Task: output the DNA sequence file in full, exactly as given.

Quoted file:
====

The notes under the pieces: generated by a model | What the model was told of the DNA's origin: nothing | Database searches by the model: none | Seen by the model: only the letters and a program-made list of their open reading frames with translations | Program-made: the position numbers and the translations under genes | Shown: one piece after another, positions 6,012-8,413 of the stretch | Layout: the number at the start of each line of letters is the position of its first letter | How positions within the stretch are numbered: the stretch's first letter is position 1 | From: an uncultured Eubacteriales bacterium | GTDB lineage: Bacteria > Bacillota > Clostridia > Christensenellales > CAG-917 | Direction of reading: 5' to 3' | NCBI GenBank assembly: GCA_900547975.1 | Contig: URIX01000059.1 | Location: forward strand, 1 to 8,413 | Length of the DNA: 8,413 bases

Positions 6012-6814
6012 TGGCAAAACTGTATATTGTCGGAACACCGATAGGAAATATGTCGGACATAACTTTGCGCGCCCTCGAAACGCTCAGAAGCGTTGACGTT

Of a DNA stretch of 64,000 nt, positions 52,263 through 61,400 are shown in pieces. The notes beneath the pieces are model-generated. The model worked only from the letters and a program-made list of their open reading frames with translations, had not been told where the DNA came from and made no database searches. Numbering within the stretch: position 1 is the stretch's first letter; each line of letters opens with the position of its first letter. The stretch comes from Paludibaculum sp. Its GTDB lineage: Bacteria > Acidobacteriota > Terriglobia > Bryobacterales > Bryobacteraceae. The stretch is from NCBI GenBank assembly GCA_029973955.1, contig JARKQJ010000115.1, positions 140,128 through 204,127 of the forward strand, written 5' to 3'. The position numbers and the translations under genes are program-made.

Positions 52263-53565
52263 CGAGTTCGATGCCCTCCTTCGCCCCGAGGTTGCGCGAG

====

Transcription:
The notes under the pieces: generated by a model | What the model was told of the DNA's origin: nothing | Database searches by the model: none | Seen by the model: only the letters and a program-made list of their open reading frames with translations | Program-made: the position numbers and the translations under genes | Shown: one piece after another, positions 6,012-8,413 of the stretch | Layout: the number at the start of each line of letters is the position of its first letter | How positions within the stretch are numbered: the stretch's first letter is position 1 | From: an uncultured Eubacteriales bacterium | GTDB lineage: Bacteria > Bacillota > Clostridia > Christensenellales > CAG-917 | Direction of reading: 5' to 3' | NCBI GenBank assembly: GCA_900547975.1 | Contig: URIX01000059.1 | Location: forward strand, 1 to 8,413 | Length of the DNA: 8,413 bases

Positions 6012-6814
6012 TGGCAAAACTGTATATTGTCGGAACACCGATAGGAAATATGTCGGACATAACTTTGCGCGCCCTCGAAACGCTCAGAAGCGTTGACGTT

Of a DNA stretch of 64,000 nt, positions 52,263 through 61,400 are shown in pieces. The notes beneath the pieces are model-generated. The model worked only from the letters and a program-made list of their open reading frames with translations, had not been told where the DNA came from and made no database searches. Numbering within the stretch: position 1 is the stretch's first letter; each line of letters opens with the position of its first letter. The stretch comes from Paludibaculum sp. Its GTDB lineage: Bacteria > Acidobacteriota > Terriglobia > Bryobacterales > Bryobacteraceae. The stretch is from NCBI GenBank assembly GCA_029973955.1, contig JARKQJ010000115.1, positions 140,128 through 204,127 of the forward strand, written 5' to 3'. The position numbers and the translations under genes are program-made.

Positions 52263-53565
52263 CGAGTTCGATGCCCTCCTTCGCCCCGAGGTTGCGCGAG